Can coffee-tasting journals lead you to better blends? We decode
A few checklists can help you make better coffee
Keeping a flavour wheel or rating roasts - these are the kind of maximalist behaviour customs that non-coffee drinkers might scoff at. But keeping tabs on temperature, grind size, acidity or after-taste can help devoted caffeine lovers fine-tune their experience. A coffee tasting journal’s job is simple; it has been designed to keep track of each flavour note, brewing method, bean size (or origin), roast colour, aroma notes and many other nuances of a particular kind of coffee. This kind of taste journaling can also help coffee lovers curate their own blends based on their logs.
Tasting journals are not too different from a regular journal, except maybe a bit too specific so it’s easier for everyone to make a note of their experience. Amy Newton’s coffee journals are widely loved (available on Amazon at a steal!) because they’re simplistic and don’t intimidate casual tasters or those who are new to journaling. The journal has sections for bean origins, roast type, blend name, a straight-forward taste rating, and date and place, which are easier to register than permutation, grind size or aroma notes.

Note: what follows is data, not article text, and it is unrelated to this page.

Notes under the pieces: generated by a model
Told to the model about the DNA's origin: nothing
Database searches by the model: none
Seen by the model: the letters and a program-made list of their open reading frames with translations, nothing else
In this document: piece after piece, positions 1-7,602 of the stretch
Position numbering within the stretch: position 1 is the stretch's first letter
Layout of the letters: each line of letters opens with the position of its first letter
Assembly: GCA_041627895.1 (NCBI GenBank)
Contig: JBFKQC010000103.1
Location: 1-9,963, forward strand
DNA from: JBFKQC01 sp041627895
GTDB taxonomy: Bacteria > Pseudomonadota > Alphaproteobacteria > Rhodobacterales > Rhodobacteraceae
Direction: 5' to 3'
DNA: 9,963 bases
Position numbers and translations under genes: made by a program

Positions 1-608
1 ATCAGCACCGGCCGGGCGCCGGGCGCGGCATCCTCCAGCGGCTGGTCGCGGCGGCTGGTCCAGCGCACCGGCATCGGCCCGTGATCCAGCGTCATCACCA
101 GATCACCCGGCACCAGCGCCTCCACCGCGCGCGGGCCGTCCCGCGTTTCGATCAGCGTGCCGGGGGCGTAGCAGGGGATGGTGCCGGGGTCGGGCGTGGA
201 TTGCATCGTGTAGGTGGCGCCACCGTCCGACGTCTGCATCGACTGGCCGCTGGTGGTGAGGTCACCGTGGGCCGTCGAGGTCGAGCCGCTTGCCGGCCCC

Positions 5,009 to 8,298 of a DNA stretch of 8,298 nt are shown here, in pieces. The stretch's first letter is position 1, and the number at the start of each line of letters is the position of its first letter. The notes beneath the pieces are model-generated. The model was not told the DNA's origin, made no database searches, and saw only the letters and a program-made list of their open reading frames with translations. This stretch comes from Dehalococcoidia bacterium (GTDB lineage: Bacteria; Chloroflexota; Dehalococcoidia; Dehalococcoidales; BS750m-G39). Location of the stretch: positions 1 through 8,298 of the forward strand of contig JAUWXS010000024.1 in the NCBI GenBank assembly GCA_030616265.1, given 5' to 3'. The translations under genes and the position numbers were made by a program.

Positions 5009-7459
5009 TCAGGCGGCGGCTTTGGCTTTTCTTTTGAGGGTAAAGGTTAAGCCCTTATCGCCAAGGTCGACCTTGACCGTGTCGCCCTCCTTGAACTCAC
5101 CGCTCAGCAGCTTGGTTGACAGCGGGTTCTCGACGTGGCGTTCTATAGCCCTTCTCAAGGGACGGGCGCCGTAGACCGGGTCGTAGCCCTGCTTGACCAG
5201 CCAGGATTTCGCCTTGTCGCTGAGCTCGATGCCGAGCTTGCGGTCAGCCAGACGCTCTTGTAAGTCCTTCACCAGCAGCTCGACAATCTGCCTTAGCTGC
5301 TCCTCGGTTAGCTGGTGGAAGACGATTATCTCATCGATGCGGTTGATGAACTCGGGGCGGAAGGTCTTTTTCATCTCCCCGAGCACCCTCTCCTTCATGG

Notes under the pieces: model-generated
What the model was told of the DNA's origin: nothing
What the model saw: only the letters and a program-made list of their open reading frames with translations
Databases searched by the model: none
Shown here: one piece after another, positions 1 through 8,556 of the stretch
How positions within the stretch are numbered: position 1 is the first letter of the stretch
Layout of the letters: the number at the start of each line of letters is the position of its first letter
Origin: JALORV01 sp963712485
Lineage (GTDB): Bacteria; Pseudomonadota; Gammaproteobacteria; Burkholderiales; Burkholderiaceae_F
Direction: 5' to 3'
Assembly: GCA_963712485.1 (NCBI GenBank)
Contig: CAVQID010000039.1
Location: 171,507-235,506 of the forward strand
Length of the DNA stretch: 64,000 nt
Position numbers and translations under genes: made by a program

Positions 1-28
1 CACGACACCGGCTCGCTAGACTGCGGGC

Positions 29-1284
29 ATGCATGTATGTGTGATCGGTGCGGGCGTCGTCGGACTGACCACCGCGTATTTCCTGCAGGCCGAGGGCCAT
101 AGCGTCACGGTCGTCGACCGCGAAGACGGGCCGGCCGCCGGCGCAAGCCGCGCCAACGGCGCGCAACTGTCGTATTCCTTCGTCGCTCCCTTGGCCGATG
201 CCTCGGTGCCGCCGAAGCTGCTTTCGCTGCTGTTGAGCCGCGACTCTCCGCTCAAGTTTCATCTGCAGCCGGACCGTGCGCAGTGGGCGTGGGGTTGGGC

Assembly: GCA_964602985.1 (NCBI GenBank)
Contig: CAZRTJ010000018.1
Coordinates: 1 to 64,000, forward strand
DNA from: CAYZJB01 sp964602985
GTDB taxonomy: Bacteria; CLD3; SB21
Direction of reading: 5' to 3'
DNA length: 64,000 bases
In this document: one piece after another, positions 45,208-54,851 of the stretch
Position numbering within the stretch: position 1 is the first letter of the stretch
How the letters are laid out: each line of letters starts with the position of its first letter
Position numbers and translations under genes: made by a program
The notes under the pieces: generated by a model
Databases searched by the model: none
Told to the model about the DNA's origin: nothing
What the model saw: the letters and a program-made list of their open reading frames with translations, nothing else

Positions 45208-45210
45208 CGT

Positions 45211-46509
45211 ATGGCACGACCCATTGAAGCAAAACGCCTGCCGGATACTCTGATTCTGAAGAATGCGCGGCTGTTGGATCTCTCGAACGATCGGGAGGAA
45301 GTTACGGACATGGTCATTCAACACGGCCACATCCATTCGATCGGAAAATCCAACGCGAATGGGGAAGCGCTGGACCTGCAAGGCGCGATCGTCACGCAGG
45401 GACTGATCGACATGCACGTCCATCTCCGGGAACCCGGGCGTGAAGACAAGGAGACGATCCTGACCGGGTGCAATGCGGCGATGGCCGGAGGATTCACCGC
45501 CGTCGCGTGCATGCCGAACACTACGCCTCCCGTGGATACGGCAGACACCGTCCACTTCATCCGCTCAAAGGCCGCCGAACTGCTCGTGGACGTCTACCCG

Another way to go about it is to keep a log of brands, cafes, roasters, brewers or even equipment and recipes to be able to recount memorable combinations. This kind of checklist helps people find their preferred notes or ideal grind size with some second-hand professional assistance. So, they can always learn more about their go-to coffee blends at their favourite cafes or from their neighbourhood roasters and keep journaling this information to re-create the brew at home.
A dual journal system is also effective if one has the time. One basic logbook can keep a track of every great roast, blend, permutation, bean temperature and the physical aspects that are easier to observe, while the other journal can be dedicated to rating roast varieties, logging different results for a brewing method (how a moka pot is different from the French press or cold brew, for instance) and registering personal opinions which is a solid way of finding out how someone really feels about a certain coffee.
The famous 33 Cups of Coffee Pocket Coffee Tasting Notebook, Moleskine's Passions Coffee Journal and The Coffee Journal by The Golden Age of Notebooks (all available online) are all good commercial options to start your tasting journey. However, you can simply make a coffee journal at home depending on the traits that are important to you. Tasting journals also help keep a note on how changes in equipment or technique; if you’ve switched grinders, or are experimenting with drippers or carafes, a log makes it easier to detail how these experiments fared or how your tastes changed. The best hack to keeping a coffee journal: Keep it pocket-sized so you can carry it around and log every new experience